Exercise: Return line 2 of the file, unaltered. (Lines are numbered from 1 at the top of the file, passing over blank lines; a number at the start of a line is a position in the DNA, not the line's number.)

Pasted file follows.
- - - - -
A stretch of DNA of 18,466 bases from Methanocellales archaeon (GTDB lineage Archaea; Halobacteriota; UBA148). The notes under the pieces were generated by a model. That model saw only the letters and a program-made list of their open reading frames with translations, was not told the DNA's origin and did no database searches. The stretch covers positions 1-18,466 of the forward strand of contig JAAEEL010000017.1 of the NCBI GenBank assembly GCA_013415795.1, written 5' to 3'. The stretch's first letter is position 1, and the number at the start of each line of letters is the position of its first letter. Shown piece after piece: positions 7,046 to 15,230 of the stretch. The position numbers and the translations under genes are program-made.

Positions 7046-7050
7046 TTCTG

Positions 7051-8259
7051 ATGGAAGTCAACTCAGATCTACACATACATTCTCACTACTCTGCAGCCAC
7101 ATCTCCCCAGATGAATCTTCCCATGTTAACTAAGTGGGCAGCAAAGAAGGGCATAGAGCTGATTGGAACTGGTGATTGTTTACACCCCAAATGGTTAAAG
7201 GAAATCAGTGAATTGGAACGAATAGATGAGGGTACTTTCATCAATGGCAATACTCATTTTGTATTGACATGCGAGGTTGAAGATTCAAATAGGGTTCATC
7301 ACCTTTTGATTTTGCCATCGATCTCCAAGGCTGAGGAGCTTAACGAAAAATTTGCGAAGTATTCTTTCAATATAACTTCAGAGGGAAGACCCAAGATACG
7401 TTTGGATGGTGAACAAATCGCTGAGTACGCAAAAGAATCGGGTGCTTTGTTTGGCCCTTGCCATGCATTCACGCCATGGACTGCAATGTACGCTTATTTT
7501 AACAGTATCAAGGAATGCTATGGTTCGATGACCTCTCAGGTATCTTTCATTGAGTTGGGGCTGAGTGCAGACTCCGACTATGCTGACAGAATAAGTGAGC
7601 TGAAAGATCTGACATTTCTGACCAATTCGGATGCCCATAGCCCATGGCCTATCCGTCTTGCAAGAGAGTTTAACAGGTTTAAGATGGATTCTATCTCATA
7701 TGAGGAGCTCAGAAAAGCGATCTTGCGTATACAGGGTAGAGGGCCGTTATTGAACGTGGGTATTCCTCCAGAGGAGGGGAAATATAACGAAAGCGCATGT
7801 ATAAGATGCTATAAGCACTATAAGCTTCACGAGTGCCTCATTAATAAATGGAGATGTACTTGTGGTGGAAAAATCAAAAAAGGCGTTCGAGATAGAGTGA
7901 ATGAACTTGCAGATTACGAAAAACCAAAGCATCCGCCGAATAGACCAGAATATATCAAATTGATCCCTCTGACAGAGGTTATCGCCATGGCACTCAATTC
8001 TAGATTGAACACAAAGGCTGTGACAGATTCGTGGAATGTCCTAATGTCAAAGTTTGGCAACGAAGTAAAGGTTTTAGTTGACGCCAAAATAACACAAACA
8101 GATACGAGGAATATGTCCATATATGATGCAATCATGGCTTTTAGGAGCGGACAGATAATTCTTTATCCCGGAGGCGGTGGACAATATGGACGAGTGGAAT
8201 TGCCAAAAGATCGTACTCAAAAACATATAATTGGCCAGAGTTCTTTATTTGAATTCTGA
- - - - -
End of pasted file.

Positions 7046-7050